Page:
Honoring our Veterans


By Joan Baxter



In a few days, the people of the United States will be honoring Veterans of many years from all branches of the service. Some of those dedicated men and woman have seen combat, others have not, but all have served their Country, knowing that at any time, they too, while wearing the uniform of the United States could become involved in the conflict.

From the inception of the United States, there have been wars which challenged the country to provide more and more military personnel to fight to keep the peace.

The Revolutionary War was the first time our loyal soldiers and sailors were called upon to fight for the country. Even today, they are remembered particularly by the Daughters of American Revolution and the Sons of the American Revolution, descendants of those who fought for Independence,

The Civil War tore the nation apart, but eventually, the nation became whole once again. Following the war, the Grand Army of the Republic was formed to honor the veterans.

The Spanish-American War was too soon followed by “the war to end all wars”, now known as World War I.

Ray Higgins in his Cracker Barrel Column described that war in this manner:

“It was a primitive war that came to an end with an armistice Nov. 11, 1918 and went into the history books as the World War.

“It was a war of $30- a month infantrymen fighting from slit trenches with Springfield and Enfield rifles and Browning machine guns,

“It was a war of dodging projectiles fired from miles away by German Kfupp guns. It was a war of wobbly Jennies in the sky pioneering military aviation and of observation balloons presenting waving targets.

“Foot troops slogged through French mud singing ‘Over There’ and ‘It’s a Long Way to Tipperary’ and ‘Oh, How I Hate to Get Up in the Morning’ and they sang ‘Roses are Blooming in Pickardy’ and ‘Keep the Home Fires Burning’ and ‘Just a Baby’s Prayer at Twilight’.

“It was the ‘war to end all wars’ and it was but 21 years until another came along Then the World War became World War I and this new war became World War II and from Flanders Fields the dead of the one war handed the torch to the living of the new war and more and different soldiers were abroad fighting for the old ideals.

“The soldiers of the new war were more mobile with swift planes and heavy tanks and parachute drops and motor troop carriers and walkie-talkies. But after the first war a military machine that had been fighting for ‘democracy’ and was shocked by an uneasy truce, turned sentimental when the guns were silenced. The soldiers of the World War conceived the word “buddies” for their comrades in arms…“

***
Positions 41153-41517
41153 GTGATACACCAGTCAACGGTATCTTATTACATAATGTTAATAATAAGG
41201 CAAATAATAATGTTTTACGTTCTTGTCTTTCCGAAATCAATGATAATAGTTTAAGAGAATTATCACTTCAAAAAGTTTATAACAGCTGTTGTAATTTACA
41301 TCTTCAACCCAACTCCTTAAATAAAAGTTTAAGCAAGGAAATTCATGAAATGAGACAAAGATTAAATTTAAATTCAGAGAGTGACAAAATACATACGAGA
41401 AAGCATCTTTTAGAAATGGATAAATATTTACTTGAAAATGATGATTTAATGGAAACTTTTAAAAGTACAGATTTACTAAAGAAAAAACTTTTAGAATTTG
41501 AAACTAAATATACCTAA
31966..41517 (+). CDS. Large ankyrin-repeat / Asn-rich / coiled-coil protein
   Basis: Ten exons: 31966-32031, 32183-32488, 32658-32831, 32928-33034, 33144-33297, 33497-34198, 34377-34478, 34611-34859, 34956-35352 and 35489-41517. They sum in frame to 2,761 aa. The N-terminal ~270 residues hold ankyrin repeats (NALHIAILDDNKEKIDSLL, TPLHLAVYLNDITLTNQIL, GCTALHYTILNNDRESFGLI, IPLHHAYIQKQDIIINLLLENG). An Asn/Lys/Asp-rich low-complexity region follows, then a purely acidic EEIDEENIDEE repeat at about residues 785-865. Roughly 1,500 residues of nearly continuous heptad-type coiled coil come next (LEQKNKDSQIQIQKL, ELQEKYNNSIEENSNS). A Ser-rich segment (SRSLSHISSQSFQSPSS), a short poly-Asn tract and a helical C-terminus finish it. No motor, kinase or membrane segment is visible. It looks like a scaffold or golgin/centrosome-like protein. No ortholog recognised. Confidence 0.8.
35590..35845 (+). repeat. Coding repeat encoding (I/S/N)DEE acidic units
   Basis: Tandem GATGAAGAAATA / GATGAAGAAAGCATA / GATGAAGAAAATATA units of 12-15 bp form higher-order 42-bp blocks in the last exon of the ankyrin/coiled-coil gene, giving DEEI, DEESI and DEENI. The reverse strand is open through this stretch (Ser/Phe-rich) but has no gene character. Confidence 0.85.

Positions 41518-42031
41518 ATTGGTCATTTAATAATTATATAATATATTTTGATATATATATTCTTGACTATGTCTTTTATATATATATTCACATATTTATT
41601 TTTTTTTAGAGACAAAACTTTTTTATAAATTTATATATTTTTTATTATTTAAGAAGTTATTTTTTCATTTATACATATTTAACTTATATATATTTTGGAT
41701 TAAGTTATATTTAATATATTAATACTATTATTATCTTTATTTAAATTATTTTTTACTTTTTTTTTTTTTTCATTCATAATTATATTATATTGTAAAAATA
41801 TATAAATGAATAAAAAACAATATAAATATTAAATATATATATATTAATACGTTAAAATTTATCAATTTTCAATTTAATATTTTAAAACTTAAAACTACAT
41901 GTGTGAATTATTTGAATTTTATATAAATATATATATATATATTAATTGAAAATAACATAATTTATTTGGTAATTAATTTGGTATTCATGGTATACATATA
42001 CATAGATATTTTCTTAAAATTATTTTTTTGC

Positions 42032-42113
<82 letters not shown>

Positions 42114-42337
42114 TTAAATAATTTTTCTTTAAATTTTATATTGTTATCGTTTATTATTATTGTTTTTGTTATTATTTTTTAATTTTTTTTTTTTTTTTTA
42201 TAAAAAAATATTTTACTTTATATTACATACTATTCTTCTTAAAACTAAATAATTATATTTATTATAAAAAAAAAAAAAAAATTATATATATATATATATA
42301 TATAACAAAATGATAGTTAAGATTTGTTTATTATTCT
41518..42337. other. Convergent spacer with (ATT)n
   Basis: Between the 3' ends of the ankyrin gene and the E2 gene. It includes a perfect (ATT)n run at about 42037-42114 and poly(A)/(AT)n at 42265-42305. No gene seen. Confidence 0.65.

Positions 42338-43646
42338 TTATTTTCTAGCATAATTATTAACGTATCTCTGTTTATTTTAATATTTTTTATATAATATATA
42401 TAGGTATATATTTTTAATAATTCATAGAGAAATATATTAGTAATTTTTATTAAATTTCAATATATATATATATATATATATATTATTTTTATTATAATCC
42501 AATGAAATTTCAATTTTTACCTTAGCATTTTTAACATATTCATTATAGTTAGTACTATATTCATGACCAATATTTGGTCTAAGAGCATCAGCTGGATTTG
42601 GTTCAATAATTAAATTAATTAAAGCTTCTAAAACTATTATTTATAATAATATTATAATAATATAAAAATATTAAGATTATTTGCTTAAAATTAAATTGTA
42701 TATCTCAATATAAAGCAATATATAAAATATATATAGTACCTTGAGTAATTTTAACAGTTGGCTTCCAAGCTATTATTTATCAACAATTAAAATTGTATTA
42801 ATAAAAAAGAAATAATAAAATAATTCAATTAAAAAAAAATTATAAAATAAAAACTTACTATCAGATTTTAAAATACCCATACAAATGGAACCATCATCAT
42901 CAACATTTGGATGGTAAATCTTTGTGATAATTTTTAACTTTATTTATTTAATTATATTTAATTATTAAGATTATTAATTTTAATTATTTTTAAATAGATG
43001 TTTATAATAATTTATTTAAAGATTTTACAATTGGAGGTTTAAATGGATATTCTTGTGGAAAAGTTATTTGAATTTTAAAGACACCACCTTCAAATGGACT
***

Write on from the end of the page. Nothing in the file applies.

Ray spoke from experience, having been a soldier in WWI.

My father and father-in-law were both in the Army during WWI. Neither talked much about their experiences but my father-in-law did tell about the time when the inner tube on the tire got a hole. He patched it with a postage stamp and got back to base.

During World War II, the entire country came together again for the war effort. Rationing of nearly everything took place. Tires and rubber boots were among the items not readily available the rubber was needed for tires for the fighting men.

Ration books were issued to each family with “coupons” to be used for purchasing items such as coffee and sugar.

Victory gardens were encouraged and even those with small yards managed to plant a small garden to harvest food for the family, thus providing more for the soldiers.

In larger cities, “blackouts” were common. No street lights were turned on and all houses were requested to turn off lights as well. “Brownouts were when limited lighting could be on in the house, but the window shades were to be pulled down; there was always the possibility, even in the middle of the country that enemy bombers might be seeking a target.

Automobile plants ceased making passenger cars; they were converted to making trucks and tanks for the servicemen.

For the first time, during World War II, women were officially recognized as being able to perform many of the duties of the men and there were WACS (Women’s Army Corp) and WAVES were female Navy personnel.

Finally, this war also ended and our service men and women came home once again but only a few years later the military was again called out. Today, we have service men and women trying to keep peace throughout the world.

From the earliest wars with soldiers fighting with flintlock rifles and tomahawks, the men and women of Greene County have gone forward to serve this country.

The old Pennsylvania Station was torn down many years ago, but if a building could speak, it could have told of the thousands of military men and women who departed from and returned to that site.

Remember to thank a veteran or someone in uniform. They keep our country strong,

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By Joan Baxter

Joan Baxter is a Greene County historian and guest columnist.

Joan Baxter is a Greene County historian and guest columnist.